What Does a Buprenorphine Overdose Look Like?
Buprenorphine was developed as a medication to treat opioid addiction. As of 2006, there were 7,000 doctors who could legally provide the drug to opioid addicts, notes the National Institute on Drug Abuse. Although it is a type of opioid and can produce overdose symptoms if abused, its effects are less severe than other opioids like methadone or heroin. Buprenorphine overdose symptoms can also be less severe when compared with other opioid overdoses.
Despite its relative safety when compared to other opioids, there are many people addicted to buprenorphine. According to information provided by the U.S. Drug Enforcement Administration (DEA), buprenorphine is more likely to be found during a drug bust than methadone. It has also grown significantly in popularity since it was approved by the U.S. Food and Drug Administration. The DEA notes that 2010 there were 10,537 reports of buprenorphine found in drug busts, compared to 90 reports in 2003.
According to Emergency Medicine News, buprenorphine is a more popular street drug than GHB, Ecstasy, or cocaine in Scandinavian countries. In these countries, snorting or injecting buprenorphine is a common recreational activity. As of January 2009, buprenorphine abuse could also not be detected in urine tests, which makes it a popular street drug for more affluent people.
Withdrawal vs. Overdose
People who are addicted to other opioids, such as methadone, can trigger withdrawal symptoms by using buprenorphine. This effect is uncommon but can happen if a person is highly addicted to strong opioids and takes a large amount of buprenorphine soon after taking a smaller amount of another opioid.
Symptoms of opioid withdrawal include:
- Mild fever
- Nausea or vomiting
- Dilated pupils
- Muscle aches
The above symptoms are not signs of an overdose on buprenorphine; however, withdrawal from opioids without medical guidance can be dangerous, so people who experience signs of withdrawal should seek medical attention.
How to Spot the Symptoms
For someone used to regular opioid abuse, it is difficult to overdose on buprenorphine; however, once an addict has overdosed, the symptoms are very difficult to reverse. Like most opioid overdoses, the most dangerous symptom is respiratory depression. Respiratory depression is when an addict only takes short, shallow breaths, which causes elevated carbon dioxide in the blood. This symptom can be fatal. In buprenorphine, there seems to be a limit to its effectiveness in inducing respiratory depression, unlike other opioids like methadone.
Other signs of an acute overdose on buprenorphine include:
- Slowed breathing
- Cold, clammy skin
- Extreme weakness
“Taking buprenorphine when combined with other opioids or depressants, such as alcohol, tranquilizers, or sedatives, increases the risk of adverse health effects. “Taking buprenorphine when combined with other opioids or depressants, such as alcohol, tranquilizers, or sedatives, increases the risk of adverse health effects. Buprenorphine overdose symptoms may mimic some of the problems present with other opioid overdoses, but some opioid overdose symptoms do not occur when someone has overdosed on buprenorphine. These symptoms are:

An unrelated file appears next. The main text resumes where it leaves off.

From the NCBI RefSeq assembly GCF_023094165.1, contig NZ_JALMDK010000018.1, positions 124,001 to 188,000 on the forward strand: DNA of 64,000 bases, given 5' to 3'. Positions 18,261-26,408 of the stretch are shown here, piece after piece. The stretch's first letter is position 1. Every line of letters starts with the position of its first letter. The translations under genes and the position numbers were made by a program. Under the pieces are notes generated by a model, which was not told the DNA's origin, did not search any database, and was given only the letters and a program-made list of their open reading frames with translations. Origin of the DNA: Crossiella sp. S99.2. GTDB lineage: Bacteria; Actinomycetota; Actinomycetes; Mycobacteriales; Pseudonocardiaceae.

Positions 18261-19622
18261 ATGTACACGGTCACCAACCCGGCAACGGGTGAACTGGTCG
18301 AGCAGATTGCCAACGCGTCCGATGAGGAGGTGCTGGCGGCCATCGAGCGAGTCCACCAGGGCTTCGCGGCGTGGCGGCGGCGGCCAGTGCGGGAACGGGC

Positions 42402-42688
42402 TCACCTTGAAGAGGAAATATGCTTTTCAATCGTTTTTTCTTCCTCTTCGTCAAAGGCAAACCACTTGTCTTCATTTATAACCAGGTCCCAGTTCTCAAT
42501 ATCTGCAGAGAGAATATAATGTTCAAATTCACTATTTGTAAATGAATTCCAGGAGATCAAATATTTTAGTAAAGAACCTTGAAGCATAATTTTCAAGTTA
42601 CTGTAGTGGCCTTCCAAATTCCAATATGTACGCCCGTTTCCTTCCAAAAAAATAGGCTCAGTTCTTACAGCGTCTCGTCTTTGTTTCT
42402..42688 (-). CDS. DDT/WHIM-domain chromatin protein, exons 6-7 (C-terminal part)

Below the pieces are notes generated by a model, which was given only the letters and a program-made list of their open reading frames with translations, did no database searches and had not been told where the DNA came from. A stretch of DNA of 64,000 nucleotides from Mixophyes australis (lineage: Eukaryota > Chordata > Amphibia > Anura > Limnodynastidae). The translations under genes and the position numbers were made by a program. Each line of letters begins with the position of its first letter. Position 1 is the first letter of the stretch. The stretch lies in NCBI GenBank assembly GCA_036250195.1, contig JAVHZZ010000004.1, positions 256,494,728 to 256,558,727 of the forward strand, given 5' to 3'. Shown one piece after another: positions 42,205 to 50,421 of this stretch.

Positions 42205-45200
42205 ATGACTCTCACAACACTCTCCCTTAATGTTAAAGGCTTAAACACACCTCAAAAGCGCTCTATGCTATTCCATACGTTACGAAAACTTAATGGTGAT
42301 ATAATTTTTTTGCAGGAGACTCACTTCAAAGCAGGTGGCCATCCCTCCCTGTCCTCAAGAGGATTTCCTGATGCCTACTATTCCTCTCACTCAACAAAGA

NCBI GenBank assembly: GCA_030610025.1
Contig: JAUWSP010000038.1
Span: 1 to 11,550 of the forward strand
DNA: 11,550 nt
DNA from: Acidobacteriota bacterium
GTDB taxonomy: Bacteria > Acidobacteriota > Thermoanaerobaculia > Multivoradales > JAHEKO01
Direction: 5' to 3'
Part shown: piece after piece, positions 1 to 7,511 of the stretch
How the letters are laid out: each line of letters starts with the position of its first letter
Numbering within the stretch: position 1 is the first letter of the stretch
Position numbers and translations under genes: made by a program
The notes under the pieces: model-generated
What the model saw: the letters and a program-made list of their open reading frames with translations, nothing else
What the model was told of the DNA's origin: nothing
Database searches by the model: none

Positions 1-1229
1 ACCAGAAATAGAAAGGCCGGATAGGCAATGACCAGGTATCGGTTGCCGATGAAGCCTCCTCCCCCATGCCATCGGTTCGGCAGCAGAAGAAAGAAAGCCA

- Seizures or convulsions
- Yellowing eyes or skin
- Dark urine
- Stomach pain or cramps
- Unusual or increased sweating
- Slow heartbeat
- Low blood pressure
- Nausea or vomiting
- Severe drowsiness
- Severe confusion
- Severe dizziness
- Severe nervousness
These overdose symptoms only appear with other opioids or additional drug use; however, experiencing any symptoms of an opioid overdose can be potentially life-threatening. For this reason, people experiencing these symptoms should seek medical attention immediately.
Living a life free of drug abuse is the only way to truly avoid the risk of an overdose.
The Toxicity Treatment Process
Treating buprenorphine overdose symptoms can be difficult, because there is no drug that directly counteracts an overdose. A high dose of naloxone hydrochloride may help some of the overdose symptoms. To prevent respiratory depression, a respiratory stimulate, doxapram, has also been used as a buprenorphine overdose treatment.
Other types of opioid overdoses are treated with buprenorphine or a combination of naloxone and buprenorphine called Suboxone. However, neither of these drugs can be used to treat a buprenorphine overdose.
Facts About Buprenorphine Fatalities
In almost all fatal overdose cases, the overdose was caused by mixing buprenorphine with other drugs. In a 2001 study, published in Forensic Science International, benzodiazepines were the most common drugs to be fatally combined with buprenorphine. Pathology reports indicated that the cause of death was most likely to be respiratory arrest. In most cases, the drug was injected directly into the addict’s system, which may have contributed to severity of the overdose symptoms.
The results of this study imply, but do not prove, the possibility that benzodiazepines and buprenorphine have a synergistic effect that can cause a fatal overdose. If you are combining buprenorphine with other drugs, call . This 24/7 hotline can refer you to treatment programs that can help you stop using this potentially fatal combination of drugs.
Did You Know?
- According to information provided by the U.S. Drug Enforcement Administration, buprenorphine is more likely to be found during a drug bust than methadone.
- People who are addicted to other opioids, such as methadone, can trigger withdrawal symptoms by using buprenorphine.
- In almost all fatal overdose cases, the overdose was caused by mixing buprenorphine with other drugs.
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